Camp Cody Post Office, Deming, New Mexico, 1917-1918

January 29, 2023

Camp Cody Days – Deming, New Mexico, 1917-1918 — by Rebecca Seybert (condensed)

Filed under: Camp Cody Deming — Tags: — Michael Kromeke @ 4:50 pm

Although in 1916, there was no planning effort being made to prepare the military for war, situations in Mexico made it necessary for troops to be placed along the border. Regular Army forces were placed along the border first, then turned over to National Guard troops. On March 9, 1916, Mexican forces under Villa raided Columbus, New Mexico, just thirty miles south of Deming.

The United States Government declared war on April 6, 1917, and realized that all military sources plus more would have to be put into action within a short period of time. Secretary of War, Baker, made the decision to establish thirty-two camps across the country. Existing military posts were unable to handle the number of men expected so camps were to be built within ninety days to house them.

Deming had the remains of the National Guard camp and was considered as a possible site for a national camp. On May 17, 1917, an examining board of Brigadier General Henry Green, United States Army; Lt. Colonel W.S. Walker. Corp of Engineers; Lt. J. Kennedy, Medical Corps; and Major S.V. Ham, Seventh U.S. Infantry, comprising the examination board for selection of camps. Meeting with prominent citizens and businessmen of Deming, questions were answered and blue­prints of Camp Deming were studied. The group of men went to Columbus and on to Douglas, Arizona. On June 14, 1917, Joe Mahoney, prominent businessman, received word from Senator Fall of New Mexico that Deming had been chosen as the site for the camp and the name would be Cody in honor of Buffalo Bill Cody. Orders were sent that National Guardsmen from Iowa, Minnesota, Nebraska, North and South Dakota would be shipped to Camp Cody. If someone had set off a stick of dynamite in the street it wouldn’t have caused more excitement. Deming was suffering from the customary summer slump and the prospect of a camp made the future much brighter for everyone.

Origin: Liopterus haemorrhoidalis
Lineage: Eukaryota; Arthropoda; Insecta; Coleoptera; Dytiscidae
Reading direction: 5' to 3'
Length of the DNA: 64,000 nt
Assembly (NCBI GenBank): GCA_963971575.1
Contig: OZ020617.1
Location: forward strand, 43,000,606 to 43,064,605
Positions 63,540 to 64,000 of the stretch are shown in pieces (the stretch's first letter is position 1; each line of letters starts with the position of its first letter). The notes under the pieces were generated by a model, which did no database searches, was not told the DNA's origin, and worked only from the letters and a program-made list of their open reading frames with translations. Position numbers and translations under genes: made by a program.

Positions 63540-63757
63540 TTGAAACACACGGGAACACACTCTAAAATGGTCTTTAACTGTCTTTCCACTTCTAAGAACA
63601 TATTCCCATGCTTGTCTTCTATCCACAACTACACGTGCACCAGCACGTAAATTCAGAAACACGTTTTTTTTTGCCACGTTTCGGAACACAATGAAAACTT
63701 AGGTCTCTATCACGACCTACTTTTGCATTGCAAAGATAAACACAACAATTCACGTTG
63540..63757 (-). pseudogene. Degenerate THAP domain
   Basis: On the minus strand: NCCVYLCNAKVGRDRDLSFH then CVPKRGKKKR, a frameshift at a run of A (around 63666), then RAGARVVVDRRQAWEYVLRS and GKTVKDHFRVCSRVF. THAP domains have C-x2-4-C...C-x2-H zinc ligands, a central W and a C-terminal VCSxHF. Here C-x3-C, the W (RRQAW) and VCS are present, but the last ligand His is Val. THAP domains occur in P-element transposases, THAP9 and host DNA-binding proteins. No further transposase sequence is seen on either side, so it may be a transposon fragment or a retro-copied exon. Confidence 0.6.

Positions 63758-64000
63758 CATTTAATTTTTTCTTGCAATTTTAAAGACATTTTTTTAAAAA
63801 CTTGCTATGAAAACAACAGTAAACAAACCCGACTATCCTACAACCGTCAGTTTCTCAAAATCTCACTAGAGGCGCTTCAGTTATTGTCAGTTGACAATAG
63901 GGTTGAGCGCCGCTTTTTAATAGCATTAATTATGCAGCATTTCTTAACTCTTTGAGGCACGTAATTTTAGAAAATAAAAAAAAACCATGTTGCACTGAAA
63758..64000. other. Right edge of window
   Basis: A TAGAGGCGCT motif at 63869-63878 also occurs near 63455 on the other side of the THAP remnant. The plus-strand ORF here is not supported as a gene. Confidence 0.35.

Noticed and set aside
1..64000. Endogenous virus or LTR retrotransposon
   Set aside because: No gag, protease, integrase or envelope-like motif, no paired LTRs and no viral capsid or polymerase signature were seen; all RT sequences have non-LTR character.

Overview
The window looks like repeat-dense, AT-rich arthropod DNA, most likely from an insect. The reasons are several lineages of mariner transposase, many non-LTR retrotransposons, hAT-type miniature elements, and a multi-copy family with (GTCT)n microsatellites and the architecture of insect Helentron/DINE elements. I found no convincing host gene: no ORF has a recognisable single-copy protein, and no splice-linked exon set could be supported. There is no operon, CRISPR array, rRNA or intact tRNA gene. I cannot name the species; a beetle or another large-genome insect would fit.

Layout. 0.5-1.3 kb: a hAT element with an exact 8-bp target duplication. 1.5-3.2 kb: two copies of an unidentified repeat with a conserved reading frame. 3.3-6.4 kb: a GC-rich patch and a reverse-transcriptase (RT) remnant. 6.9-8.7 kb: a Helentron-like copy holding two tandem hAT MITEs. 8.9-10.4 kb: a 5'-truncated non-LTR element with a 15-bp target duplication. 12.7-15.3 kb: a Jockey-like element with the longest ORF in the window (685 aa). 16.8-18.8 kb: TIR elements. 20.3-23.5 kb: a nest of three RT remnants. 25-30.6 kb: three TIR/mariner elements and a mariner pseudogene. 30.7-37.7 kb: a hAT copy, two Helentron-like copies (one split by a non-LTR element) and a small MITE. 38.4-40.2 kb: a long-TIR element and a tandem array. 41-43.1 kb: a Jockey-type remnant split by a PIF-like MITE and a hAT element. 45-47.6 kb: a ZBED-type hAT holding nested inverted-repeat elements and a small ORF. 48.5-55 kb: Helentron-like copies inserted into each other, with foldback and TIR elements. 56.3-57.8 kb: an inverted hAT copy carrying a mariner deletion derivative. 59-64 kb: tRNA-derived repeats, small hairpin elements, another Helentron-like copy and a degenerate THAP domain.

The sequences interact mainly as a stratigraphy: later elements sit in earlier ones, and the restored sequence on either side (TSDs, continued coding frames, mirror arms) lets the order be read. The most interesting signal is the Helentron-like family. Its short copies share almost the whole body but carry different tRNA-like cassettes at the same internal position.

On Friday, June 1, 1917, the Deming Headlight printed a notice of draft registration and who should register. On June 5, 1917 all eligible males between 21 and 30 were to register in their precinct. With the cooperation of Sheriff Simpson hopefully the day would pass uneventful. Friday, June 8, 1917, 427 registered here Tuesday — headline of the Deming Headlight Mayor’s Proclamation, May 25, 1917. Tuesday, June 5, 1917, will be one of the historical days of the American Republic, and it is my desire that Deming shall establish a proud record in heeding President Wilson’s proclamation.